The exponential function is a self-multiplication operation where is multiplied by itself number of times. However, things get peculiar when we try to determine what is . What is nothing multiplied by itself zero times? Does that sentence even make sense? Surely, zero multiplied by itself any number of times is zero, right? However, isn’t any number raised to zero equal to one?

Until the 19th century, most mathematicians agreed, for reasons we will discuss below, that is equal to 1. However, doubt seeped in when Cauchy, a gem of a mathematician, grouped and in the same column, which he referred to as “indeterminate forms”. So, what then is its value?

## Is it equal to 1?

A clever student may cite this proof to prove this claim:

For , .

The student has proved it very slyly, for while the proof appears to be consistent, only someone scrupulous will tell you that it actually isn’t: after the substitution, we are dividing zero by zero, an operation that is meaningless or undefined. While it cannot be proved algebraically, can it be proved analytically?

Consider this trend:

The trend limns the function . Surely, the trend suggests that must be equal to 1?

However, this is not true. The function approaches as the value of approaches , but approaching a value is different from reaching and *being exactly it*. This does not “prove” that In fact, the minute we substitute for , the proof becomes self-defeating.

This, in fact, represents a neat proof for why does not equal , but !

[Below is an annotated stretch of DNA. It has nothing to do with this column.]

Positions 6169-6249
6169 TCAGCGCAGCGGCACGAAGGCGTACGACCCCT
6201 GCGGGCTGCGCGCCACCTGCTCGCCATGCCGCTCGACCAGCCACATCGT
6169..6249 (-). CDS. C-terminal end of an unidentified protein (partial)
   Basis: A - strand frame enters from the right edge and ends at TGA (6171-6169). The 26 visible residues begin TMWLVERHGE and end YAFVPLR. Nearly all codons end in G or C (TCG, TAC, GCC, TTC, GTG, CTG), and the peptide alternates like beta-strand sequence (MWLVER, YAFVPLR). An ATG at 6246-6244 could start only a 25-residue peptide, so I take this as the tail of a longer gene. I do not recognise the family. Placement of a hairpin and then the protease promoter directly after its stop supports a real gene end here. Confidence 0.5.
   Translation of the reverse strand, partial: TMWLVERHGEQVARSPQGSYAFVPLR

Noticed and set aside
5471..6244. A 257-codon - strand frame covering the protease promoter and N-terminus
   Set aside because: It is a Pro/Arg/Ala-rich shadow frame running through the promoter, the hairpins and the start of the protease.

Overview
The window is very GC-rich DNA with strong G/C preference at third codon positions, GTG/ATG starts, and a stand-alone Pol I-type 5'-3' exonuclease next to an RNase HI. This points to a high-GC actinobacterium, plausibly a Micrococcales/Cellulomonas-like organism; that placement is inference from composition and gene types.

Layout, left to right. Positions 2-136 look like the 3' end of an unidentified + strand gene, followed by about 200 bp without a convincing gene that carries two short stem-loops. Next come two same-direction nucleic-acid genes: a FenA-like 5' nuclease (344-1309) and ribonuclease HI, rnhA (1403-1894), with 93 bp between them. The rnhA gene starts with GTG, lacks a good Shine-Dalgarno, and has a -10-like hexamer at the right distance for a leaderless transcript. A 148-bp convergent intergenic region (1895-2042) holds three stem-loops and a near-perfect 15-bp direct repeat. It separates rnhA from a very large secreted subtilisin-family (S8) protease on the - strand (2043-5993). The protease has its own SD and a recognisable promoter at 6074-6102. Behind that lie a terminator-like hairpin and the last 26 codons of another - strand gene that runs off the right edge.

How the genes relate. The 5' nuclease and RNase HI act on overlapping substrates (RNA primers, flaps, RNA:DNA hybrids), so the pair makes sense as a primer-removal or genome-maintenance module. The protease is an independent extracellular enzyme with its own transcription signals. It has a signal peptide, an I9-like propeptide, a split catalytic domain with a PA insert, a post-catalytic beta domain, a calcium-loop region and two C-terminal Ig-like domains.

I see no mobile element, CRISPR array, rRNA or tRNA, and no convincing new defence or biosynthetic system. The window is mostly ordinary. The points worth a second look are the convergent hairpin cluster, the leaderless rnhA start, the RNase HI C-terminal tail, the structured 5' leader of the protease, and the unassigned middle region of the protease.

## It is undefined

There is no consensus today about whether the value is or ; one can prove both with equally compelling arguments. Some mathematicians have accepted that it has no definite value, but instead depends on the context in which it is being used. However, there are other mathematicians who repudiate this convenience and are adamant that the value is 1. This is because certain rules require the equation to be necessarily assigned to . For instance, the derivative of the exponential function becomes invalid if isn’t considered to be equal to .

There seems to be no answer either algebraically or analytically. We’ve only run into contradictions, just like one does when trying to determine what is zero divided by zero. The essential contradiction being: zero raised to any positive number must be zero, but any positive number raised to zero must be one; we cannot have it both ways. Mathematicians describe these problems as either meaningless or undefined.

## References